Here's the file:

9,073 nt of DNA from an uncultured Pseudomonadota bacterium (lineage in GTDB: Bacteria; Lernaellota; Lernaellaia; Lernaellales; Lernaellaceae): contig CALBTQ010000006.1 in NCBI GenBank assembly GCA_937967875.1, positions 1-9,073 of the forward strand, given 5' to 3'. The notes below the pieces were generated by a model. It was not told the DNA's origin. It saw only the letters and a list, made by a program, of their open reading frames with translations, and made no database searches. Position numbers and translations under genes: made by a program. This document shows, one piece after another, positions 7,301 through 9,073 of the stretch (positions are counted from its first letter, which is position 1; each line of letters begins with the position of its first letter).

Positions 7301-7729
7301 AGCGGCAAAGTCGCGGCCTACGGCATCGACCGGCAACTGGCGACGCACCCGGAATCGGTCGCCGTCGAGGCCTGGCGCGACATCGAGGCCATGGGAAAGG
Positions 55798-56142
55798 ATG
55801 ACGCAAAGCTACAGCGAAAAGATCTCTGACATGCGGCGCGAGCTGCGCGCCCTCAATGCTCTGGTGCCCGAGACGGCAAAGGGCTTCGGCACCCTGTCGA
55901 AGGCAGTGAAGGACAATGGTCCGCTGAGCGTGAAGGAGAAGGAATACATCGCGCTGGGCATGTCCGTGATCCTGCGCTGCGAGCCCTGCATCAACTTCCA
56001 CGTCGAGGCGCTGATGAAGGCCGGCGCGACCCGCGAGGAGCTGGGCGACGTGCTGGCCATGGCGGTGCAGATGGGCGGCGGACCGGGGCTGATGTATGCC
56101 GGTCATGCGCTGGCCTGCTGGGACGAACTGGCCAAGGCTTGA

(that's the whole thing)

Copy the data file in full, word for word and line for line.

9,073 nt of DNA from an uncultured Pseudomonadota bacterium (lineage in GTDB: Bacteria; Lernaellota; Lernaellaia; Lernaellales; Lernaellaceae): contig CALBTQ010000006.1 in NCBI GenBank assembly GCA_937967875.1, positions 1-9,073 of the forward strand, given 5' to 3'. The notes below the pieces were generated by a model. It was not told the DNA's origin. It saw only the letters and a list, made by a program, of their open reading frames with translations, and made no database searches. Position numbers and translations under genes: made by a program. This document shows, one piece after another, positions 7,301 through 9,073 of the stretch (positions are counted from its first letter, which is position 1; each line of letters begins with the position of its first letter).

Positions 7301-7729
7301 AGCGGCAAAGTCGCGGCCTACGGCATCGACCGGCAACTGGCGACGCACCCGGAATCGGTCGCCGTCGAGGCCTGGCGCGACATCGAGGCCATGGGAAAGG
Positions 55798-56142
55798 ATG
55801 ACGCAAAGCTACAGCGAAAAGATCTCTGACATGCGGCGCGAGCTGCGCGCCCTCAATGCTCTGGTGCCCGAGACGGCAAAGGGCTTCGGCACCCTGTCGA
55901 AGGCAGTGAAGGACAATGGTCCGCTGAGCGTGAAGGAGAAGGAATACATCGCGCTGGGCATGTCCGTGATCCTGCGCTGCGAGCCCTGCATCAACTTCCA
56001 CGTCGAGGCGCTGATGAAGGCCGGCGCGACCCGCGAGGAGCTGGGCGACGTGCTGGCCATGGCGGTGCAGATGGGCGGCGGACCGGGGCTGATGTATGCC
56101 GGTCATGCGCTGGCCTGCTGGGACGAACTGGCCAAGGCTTGA